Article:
But what was really essential was this, according to Dr. John Burns, school board chairman: “It’s been a group effort, I think, from the teachers, the students, the staff, everybody really putting out a tremendous effort.”

Mission Driven or Ideology Driven

Dr. Margaret Raymond from the Center for Research on Education Outcomes (CREDO) at Stanford University summarized its study on charter schools at the state board meeting, saying success is largely found only among low-income African-American students. She attributed the success often to the “mission-driven” focus and extra time staff puts in to achieve that progress. The flip side to that was the admission that mission-driven young teachers burn out. Sustaining that high energy and drive is a challenge.

In Kentucky, it has been a challenge to sustain the historic commitment to KERA. But, renewals to the ambitious goal have occurred along the way, including legislation in 2009 that introduced higher academic standards and new assessments aligned with those standards, along with a system of ensuring professional educator growth.

Our mission can’t burn out; it needs to be renewed regularly.

I am concerned about the voices of our national leadership, whose mission seems to be minimizing commitment to quality education for all, and favoring heightened competition as a driver of progress.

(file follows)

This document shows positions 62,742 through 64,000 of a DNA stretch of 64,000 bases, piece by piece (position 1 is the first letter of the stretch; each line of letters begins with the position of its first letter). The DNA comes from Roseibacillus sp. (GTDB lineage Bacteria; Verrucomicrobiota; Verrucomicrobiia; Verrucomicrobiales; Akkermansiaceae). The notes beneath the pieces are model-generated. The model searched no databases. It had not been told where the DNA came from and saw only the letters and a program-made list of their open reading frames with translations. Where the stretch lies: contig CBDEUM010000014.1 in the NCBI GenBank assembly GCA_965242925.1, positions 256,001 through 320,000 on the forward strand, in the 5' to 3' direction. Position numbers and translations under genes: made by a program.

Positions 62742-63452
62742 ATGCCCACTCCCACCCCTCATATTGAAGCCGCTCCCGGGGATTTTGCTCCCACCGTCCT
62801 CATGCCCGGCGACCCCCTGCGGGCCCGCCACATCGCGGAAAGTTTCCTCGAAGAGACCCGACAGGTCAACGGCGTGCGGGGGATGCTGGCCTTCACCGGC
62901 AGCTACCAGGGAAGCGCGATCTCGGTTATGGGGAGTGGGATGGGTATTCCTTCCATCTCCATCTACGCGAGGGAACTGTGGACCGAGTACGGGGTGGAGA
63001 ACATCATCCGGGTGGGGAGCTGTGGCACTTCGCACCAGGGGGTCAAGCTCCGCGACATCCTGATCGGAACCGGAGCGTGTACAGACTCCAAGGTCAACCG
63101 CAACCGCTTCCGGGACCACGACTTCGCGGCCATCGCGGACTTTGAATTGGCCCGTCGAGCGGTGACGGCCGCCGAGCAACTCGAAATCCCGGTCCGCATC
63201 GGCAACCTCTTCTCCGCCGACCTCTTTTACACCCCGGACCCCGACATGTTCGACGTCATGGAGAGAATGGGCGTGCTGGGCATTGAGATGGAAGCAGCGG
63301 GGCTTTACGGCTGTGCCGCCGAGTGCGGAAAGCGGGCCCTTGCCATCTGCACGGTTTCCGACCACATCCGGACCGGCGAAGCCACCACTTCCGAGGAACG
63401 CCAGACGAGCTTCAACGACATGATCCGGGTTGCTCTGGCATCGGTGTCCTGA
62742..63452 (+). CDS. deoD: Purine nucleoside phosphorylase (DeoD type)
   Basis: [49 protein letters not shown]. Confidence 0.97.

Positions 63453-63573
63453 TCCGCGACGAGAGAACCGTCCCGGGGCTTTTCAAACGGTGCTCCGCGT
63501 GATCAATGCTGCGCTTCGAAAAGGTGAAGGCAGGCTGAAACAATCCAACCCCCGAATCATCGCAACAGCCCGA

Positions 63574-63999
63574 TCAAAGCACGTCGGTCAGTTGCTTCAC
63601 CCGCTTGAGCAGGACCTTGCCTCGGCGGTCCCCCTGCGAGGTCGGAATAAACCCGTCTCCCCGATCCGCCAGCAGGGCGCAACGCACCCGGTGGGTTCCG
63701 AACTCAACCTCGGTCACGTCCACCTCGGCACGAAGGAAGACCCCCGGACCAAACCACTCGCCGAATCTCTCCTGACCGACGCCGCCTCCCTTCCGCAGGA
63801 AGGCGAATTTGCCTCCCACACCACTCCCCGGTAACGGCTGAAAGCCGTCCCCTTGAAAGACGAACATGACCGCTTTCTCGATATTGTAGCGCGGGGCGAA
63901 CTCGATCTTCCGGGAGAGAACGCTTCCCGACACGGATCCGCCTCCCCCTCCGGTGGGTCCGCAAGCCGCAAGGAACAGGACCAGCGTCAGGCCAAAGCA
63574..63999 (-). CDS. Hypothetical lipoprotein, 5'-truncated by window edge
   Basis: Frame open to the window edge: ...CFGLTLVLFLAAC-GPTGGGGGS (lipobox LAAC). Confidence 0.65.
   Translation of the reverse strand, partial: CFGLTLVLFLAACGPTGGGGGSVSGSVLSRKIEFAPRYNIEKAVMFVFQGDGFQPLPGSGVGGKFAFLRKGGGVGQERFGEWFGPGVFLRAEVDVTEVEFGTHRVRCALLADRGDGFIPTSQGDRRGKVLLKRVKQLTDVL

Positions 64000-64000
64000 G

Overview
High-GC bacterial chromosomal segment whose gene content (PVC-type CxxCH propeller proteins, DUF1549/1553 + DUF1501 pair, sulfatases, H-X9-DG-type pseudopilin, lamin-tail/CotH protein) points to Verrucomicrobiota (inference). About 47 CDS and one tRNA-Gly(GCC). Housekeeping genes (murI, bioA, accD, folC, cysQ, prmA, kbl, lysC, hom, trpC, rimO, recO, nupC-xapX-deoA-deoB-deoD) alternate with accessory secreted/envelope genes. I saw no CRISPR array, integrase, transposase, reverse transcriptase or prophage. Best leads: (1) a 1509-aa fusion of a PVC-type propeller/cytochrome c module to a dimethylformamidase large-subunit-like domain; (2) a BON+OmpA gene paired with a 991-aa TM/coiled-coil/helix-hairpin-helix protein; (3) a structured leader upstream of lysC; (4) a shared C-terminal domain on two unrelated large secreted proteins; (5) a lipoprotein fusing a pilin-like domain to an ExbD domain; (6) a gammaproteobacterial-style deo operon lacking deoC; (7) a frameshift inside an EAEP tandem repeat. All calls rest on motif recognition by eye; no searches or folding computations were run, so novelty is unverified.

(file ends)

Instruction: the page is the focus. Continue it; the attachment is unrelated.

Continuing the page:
President-Elect Trump’s nominee for U.S. Secretary of Education Betsy DeVos has had little involvement in public schools. And, while she has been in business and education philanthropy in Michigan her whole life, Kentucky has continually outperformed Michigan on national tests, and Louisville outperforms Detroit.

Is this the leader to whom we are going to listen? I hope not. It is even more crucial now to listen to successful public education leaders, the ones who have made a difference in Kentucky.

What’s Next for Kentucky?

Prichard Committee Director Ramsey said Kentucky’s challenge now is to move from the middle to the top in achievement, using tools that have shown to be effective, adding that the Prichard study committee chose not to take an official position on charter schools because of mixed results overall.